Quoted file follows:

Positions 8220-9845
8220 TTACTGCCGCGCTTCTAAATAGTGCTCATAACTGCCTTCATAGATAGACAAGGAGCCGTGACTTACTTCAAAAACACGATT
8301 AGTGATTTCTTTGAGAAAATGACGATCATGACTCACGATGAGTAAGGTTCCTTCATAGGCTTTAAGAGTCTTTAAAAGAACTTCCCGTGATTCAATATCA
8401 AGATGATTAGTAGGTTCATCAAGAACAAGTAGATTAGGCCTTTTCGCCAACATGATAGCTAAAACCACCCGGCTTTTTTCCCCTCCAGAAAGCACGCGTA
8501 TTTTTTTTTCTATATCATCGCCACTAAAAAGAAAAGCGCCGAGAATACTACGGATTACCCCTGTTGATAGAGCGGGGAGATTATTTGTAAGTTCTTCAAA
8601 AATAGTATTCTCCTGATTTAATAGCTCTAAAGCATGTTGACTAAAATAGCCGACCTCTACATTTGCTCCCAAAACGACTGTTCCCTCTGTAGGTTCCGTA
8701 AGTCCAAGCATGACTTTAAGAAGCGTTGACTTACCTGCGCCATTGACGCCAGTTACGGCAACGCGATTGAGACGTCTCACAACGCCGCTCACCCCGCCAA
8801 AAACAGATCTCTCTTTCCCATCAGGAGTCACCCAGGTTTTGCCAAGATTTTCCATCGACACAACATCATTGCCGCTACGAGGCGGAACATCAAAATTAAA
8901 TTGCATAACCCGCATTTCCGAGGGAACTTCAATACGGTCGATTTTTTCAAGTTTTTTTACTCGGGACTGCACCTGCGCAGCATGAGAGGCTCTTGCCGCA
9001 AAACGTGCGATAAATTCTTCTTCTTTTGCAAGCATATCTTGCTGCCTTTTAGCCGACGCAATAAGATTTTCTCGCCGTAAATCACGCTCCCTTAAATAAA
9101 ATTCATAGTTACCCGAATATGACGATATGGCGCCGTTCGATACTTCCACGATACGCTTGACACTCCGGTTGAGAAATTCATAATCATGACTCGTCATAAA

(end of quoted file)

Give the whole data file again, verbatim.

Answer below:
Positions 8220-9845
8220 TTACTGCCGCGCTTCTAAATAGTGCTCATAACTGCCTTCATAGATAGACAAGGAGCCGTGACTTACTTCAAAAACACGATT
8301 AGTGATTTCTTTGAGAAAATGACGATCATGACTCACGATGAGTAAGGTTCCTTCATAGGCTTTAAGAGTCTTTAAAAGAACTTCCCGTGATTCAATATCA
8401 AGATGATTAGTAGGTTCATCAAGAACAAGTAGATTAGGCCTTTTCGCCAACATGATAGCTAAAACCACCCGGCTTTTTTCCCCTCCAGAAAGCACGCGTA
8501 TTTTTTTTTCTATATCATCGCCACTAAAAAGAAAAGCGCCGAGAATACTACGGATTACCCCTGTTGATAGAGCGGGGAGATTATTTGTAAGTTCTTCAAA
8601 AATAGTATTCTCCTGATTTAATAGCTCTAAAGCATGTTGACTAAAATAGCCGACCTCTACATTTGCTCCCAAAACGACTGTTCCCTCTGTAGGTTCCGTA
8701 AGTCCAAGCATGACTTTAAGAAGCGTTGACTTACCTGCGCCATTGACGCCAGTTACGGCAACGCGATTGAGACGTCTCACAACGCCGCTCACCCCGCCAA
8801 AAACAGATCTCTCTTTCCCATCAGGAGTCACCCAGGTTTTGCCAAGATTTTCCATCGACACAACATCATTGCCGCTACGAGGCGGAACATCAAAATTAAA
8901 TTGCATAACCCGCATTTCCGAGGGAACTTCAATACGGTCGATTTTTTCAAGTTTTTTTACTCGGGACTGCACCTGCGCAGCATGAGAGGCTCTTGCCGCA
9001 AAACGTGCGATAAATTCTTCTTCTTTTGCAAGCATATCTTGCTGCCTTTTAGCCGACGCAATAAGATTTTCTCGCCGTAAATCACGCTCCCTTAAATAAA
9101 ATTCATAGTTACCCGAATATGACGATATGGCGCCGTTCGATACTTCCACGATACGCTTGACACTCCGGTTGAGAAATTCATAATCATGACTCGTCATAAA